The focus of this review is to provide an overview of the current state of knowledge of molecular mechanisms/processes that control differentiation of vascular smooth muscle cells (SMC) during normal development and maturation of the vasculature, as well as how these mechanisms/processes are altered in vascular injury or disease. A major challenge in understanding differentiation of the vascular SMC is that this cell can exhibit a wide range of different phenotypes at different stages of development, and even in adult organisms the cell is not terminally differentiated. Indeed, the SMC is capable of major changes in its phenotype in response to changes in local environmental cues including growth factors/inhibitors, mechanical influences, cell-cell and cell-matrix interactions, and various inflammatory mediators. There has been much progress in recent years to identify mechanisms that control expression of the repertoire of genes that are specific or selective for the vascular SMC and required for its differentiated function. One of the most exciting recent discoveries was the identification of the serum response factor (SRF) coactivator gene myocardin that appears to be required for expression of many SMC differentiation marker genes, and for initial differentiation of SMC during development. However, it is critical to recognize that overall control of SMC differentiation/maturation, and regulation of its responses to changing environmental cues, is extremely complex and involves the cooperative interaction of many factors and signaling pathways that are just beginning to be understood. There is also relatively recent evidence that circulating stem cell populations can give rise to smooth muscle-like cells in association with vascular injury and atherosclerotic lesion development, although the exact role and properties of these cells remain to be clearly elucidated. The goal of this review is to summarize the current state of our knowledge in this area and to attempt to identify some of the key unresolved challenges and questions that require further study.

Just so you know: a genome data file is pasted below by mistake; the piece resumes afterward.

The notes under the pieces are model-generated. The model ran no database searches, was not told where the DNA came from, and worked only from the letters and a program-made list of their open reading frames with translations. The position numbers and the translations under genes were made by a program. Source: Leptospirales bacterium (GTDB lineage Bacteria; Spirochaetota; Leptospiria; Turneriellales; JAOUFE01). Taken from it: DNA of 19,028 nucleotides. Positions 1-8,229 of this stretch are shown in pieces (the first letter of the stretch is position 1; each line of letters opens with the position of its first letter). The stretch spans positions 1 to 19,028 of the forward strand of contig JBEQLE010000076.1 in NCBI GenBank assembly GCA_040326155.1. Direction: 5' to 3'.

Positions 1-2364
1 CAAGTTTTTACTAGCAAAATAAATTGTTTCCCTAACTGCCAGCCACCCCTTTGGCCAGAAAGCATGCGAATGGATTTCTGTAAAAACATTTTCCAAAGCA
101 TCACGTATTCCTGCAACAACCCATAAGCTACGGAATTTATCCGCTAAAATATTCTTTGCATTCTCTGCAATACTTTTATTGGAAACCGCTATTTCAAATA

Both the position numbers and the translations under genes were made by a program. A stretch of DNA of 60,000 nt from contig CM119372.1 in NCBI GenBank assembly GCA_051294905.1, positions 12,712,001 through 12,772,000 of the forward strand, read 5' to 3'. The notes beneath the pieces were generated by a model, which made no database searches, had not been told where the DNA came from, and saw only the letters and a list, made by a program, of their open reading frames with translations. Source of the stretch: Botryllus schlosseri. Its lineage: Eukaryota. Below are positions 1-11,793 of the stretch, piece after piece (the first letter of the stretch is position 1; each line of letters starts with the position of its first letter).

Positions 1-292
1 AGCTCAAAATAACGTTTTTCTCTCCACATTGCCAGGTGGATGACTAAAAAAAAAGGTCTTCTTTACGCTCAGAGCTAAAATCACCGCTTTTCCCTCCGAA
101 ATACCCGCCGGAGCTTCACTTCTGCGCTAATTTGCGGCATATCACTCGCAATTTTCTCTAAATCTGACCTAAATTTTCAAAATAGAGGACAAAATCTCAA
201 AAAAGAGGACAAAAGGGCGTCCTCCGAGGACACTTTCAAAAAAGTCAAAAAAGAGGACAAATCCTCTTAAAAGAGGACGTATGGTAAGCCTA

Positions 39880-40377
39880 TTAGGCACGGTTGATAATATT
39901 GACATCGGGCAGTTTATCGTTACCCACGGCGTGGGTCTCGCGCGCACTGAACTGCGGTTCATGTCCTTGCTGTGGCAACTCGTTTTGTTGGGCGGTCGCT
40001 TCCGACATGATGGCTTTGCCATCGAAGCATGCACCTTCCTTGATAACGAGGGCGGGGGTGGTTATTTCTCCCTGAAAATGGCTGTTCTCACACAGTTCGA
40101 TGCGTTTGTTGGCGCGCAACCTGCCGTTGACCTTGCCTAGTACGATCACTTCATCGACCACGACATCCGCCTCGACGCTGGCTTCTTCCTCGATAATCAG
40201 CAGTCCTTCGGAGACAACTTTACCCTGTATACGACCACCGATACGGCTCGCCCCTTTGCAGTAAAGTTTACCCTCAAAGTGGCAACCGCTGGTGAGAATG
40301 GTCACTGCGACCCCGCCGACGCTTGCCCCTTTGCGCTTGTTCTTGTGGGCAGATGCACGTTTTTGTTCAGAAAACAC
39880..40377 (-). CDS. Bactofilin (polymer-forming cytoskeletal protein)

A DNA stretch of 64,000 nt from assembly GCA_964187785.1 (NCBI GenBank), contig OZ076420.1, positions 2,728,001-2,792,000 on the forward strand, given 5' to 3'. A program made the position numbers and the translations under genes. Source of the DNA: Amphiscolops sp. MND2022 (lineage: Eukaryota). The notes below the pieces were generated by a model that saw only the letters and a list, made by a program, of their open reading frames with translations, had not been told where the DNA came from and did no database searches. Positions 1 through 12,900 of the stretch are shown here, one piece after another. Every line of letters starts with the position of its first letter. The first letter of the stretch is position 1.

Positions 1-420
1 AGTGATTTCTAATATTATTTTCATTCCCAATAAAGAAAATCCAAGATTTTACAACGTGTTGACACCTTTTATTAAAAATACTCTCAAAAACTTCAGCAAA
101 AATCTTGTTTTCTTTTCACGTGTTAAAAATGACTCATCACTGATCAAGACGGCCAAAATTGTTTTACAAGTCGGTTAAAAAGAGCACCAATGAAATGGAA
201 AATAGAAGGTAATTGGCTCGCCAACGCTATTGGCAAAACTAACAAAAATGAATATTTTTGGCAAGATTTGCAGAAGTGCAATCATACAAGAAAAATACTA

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            Calcium sensitization of smooth muscle mediated by a Rho-associated protein kinase in hypertension.